Tood, $1000 a month is a bit hard for pensioners. I am looking at bank Australia. https://www.bankaust.com.au/personal/
    Huskie
    11th Sep 2019
    11:32am
    I changed from a Credit Union to ING several years ago. They are terrific. Free ATM withdrawals from any ATM (they reimburse any cost incurred, Additional interest on Cash Management account if you deposit $1000 in a month. 24/7 Helpline with operators that are in Australia and speak English. Can deposit or withdraw cash without cost at any participating Post Office so is as good as a local Branch. Cannot praise them highly enough!
    gerry
    11th Sep 2019
    3:45pm
    what are all these people on this site whinging about: :as longas you invest 1000 a month!!!!
    Ing squandered half of my allocated pension.. ACC wouldn't help me too busy helping the big fish

    It could be worse,,, if Labor had got in they would have been spending and taxing until we were all eating grass,,,
    gerry
    11th Sep 2019
    3:45pm
    what are all these people on this site whinging about: :as longas you invest 1000 a month!!!!
    Ing squandered half of my allocated pension.. ACC wouldn't help me too busy helping the big fish

    It could be worse,,, if Labor had got in they would have been spending and taxing until we were all eating grass,,,
    Intellego
    11th Sep 2019
    3:54pm
    "New banks set to challenge Big Four"

    I'll believe it when - if - it happens.
    Karl Marx
    11th Sep 2019
    6:03pm
    Time to see the manger of my bank & ask them to match the 2.5% & free atm fees etc or I'll pull all my money out.
    professori_au
    12th Sep 2019
    1:01am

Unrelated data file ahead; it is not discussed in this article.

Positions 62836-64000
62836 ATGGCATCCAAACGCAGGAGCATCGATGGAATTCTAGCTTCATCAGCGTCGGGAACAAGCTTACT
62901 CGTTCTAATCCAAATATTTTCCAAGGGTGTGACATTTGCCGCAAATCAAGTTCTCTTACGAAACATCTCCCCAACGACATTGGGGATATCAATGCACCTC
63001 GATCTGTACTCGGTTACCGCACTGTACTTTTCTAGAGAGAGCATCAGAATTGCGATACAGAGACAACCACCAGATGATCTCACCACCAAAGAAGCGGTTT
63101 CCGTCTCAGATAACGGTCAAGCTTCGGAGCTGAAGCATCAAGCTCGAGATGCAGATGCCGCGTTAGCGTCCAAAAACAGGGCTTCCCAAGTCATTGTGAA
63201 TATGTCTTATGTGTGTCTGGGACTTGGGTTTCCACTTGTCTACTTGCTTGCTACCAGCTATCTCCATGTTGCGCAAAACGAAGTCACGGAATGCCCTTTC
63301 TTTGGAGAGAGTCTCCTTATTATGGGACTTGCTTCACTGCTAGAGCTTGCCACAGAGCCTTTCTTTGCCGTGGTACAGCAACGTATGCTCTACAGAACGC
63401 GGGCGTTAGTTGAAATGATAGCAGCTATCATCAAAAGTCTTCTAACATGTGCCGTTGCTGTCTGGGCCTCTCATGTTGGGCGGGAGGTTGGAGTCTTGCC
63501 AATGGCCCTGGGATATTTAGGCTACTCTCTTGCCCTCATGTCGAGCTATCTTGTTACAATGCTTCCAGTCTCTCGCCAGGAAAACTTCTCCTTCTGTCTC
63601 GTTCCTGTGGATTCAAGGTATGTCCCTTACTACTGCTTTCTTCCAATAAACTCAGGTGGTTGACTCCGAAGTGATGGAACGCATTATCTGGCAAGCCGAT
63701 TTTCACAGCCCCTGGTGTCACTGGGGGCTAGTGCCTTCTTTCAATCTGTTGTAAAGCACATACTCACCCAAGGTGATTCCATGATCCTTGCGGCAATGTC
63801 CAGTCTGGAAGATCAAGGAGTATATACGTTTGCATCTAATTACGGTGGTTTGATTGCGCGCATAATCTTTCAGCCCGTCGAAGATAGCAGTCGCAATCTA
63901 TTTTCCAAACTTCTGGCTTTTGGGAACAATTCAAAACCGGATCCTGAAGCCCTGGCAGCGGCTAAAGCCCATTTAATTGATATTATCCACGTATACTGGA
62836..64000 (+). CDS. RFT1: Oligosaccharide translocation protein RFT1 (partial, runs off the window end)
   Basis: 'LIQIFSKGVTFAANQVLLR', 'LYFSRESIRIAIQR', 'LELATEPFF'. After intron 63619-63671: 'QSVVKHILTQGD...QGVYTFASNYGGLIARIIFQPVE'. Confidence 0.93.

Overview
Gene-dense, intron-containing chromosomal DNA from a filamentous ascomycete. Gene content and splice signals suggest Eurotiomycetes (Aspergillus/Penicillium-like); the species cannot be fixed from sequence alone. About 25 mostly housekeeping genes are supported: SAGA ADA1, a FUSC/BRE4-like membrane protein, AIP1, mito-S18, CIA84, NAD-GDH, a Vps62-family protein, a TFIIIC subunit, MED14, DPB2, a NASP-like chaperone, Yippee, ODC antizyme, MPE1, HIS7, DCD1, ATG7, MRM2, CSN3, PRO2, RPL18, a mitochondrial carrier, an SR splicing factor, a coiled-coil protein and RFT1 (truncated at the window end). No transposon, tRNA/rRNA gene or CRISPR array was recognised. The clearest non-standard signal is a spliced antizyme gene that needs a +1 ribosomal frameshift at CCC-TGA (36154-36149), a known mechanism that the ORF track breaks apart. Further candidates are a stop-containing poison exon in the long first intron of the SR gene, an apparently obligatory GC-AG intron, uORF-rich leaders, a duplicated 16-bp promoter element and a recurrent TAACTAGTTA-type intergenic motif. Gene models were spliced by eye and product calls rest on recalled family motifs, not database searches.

I hope the new banks do make a difference. Whoever, as an alert, check the shareholders. Check whether or not they are subsidiaries of one of the big four. We know the big four are not Australian banks but subsidiaries of other foreign corporations. Personally, I would like banking to return into ownership by the people of the Commonwealth of Australia. The present system does not create money. It creates debt from which the system makes money. Our political controlled governments sold our gold reserves and floated the pound/dollar, using paper money. Our tax department, our reserve bank and the commonwealth were government owned. Simplistically the role was to create the money based on our gold reserve and the Commonwealth bank administered it. The government did not need to borrow money, when it had the authority to create it. Not so today. Our quasi-governments borrow from the banking system, creating a debt for future generations. I wonder how much of present borrowings go to service interest. Why is so much Australian taxes held in off-shore accounts, apparently to benefit a select few, i.e politicians and senior public servants. The nullabor Rail I believe was built debt free, as the government created the funds. Everyone was paid, contractor, labourer, etc and when complete there was no debt, nor interest to be paid, because the people's money was used. Nowadays, the people's money is used to fund grants, etc. to other countries and to fund support for other countries' wars, that really have nothing to do with us, except to create, according to our governments, the need to borrow more money. Does not make sense to me.